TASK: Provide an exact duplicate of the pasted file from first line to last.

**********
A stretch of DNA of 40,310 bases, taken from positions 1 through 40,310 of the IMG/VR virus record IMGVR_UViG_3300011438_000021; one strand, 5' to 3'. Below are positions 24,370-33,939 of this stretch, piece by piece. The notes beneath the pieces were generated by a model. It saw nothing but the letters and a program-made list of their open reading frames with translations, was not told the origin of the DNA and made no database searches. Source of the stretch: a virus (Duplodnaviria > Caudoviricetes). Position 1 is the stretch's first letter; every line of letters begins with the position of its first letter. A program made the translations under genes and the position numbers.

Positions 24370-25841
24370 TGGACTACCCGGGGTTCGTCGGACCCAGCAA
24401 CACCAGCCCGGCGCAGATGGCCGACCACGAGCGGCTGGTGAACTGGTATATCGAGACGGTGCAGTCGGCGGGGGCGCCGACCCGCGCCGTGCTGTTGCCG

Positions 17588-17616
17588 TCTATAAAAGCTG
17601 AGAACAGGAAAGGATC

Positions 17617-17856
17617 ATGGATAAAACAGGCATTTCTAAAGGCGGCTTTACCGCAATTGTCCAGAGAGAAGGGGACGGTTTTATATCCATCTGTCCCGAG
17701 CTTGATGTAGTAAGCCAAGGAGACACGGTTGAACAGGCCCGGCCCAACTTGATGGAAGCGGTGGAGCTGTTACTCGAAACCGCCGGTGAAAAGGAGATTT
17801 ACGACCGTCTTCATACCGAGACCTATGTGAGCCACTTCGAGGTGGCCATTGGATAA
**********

A stretch of DNA of 40,310 bases, taken from positions 1 through 40,310 of the IMG/VR virus record IMGVR_UViG_3300011438_000021; one strand, 5' to 3'. Below are positions 24,370-33,939 of this stretch, piece by piece. The notes beneath the pieces were generated by a model. It saw nothing but the letters and a program-made list of their open reading frames with translations, was not told the origin of the DNA and made no database searches. Source of the stretch: a virus (Duplodnaviria > Caudoviricetes). Position 1 is the stretch's first letter; every line of letters begins with the position of its first letter. A program made the translations under genes and the position numbers.

Positions 24370-25841
24370 TGGACTACCCGGGGTTCGTCGGACCCAGCAA
24401 CACCAGCCCGGCGCAGATGGCCGACCACGAGCGGCTGGTGAACTGGTATATCGAGACGGTGCAGTCGGCGGGGGCGCCGACCCGCGCCGTGCTGTTGCCG

Positions 17588-17616
17588 TCTATAAAAGCTG
17601 AGAACAGGAAAGGATC

Positions 17617-17856
17617 ATGGATAAAACAGGCATTTCTAAAGGCGGCTTTACCGCAATTGTCCAGAGAGAAGGGGACGGTTTTATATCCATCTGTCCCGAG
17701 CTTGATGTAGTAAGCCAAGGAGACACGGTTGAACAGGCCCGGCCCAACTTGATGGAAGCGGTGGAGCTGTTACTCGAAACCGCCGGTGAAAAGGAGATTT
17801 ACGACCGTCTTCATACCGAGACCTATGTGAGCCACTTCGAGGTGGCCATTGGATAA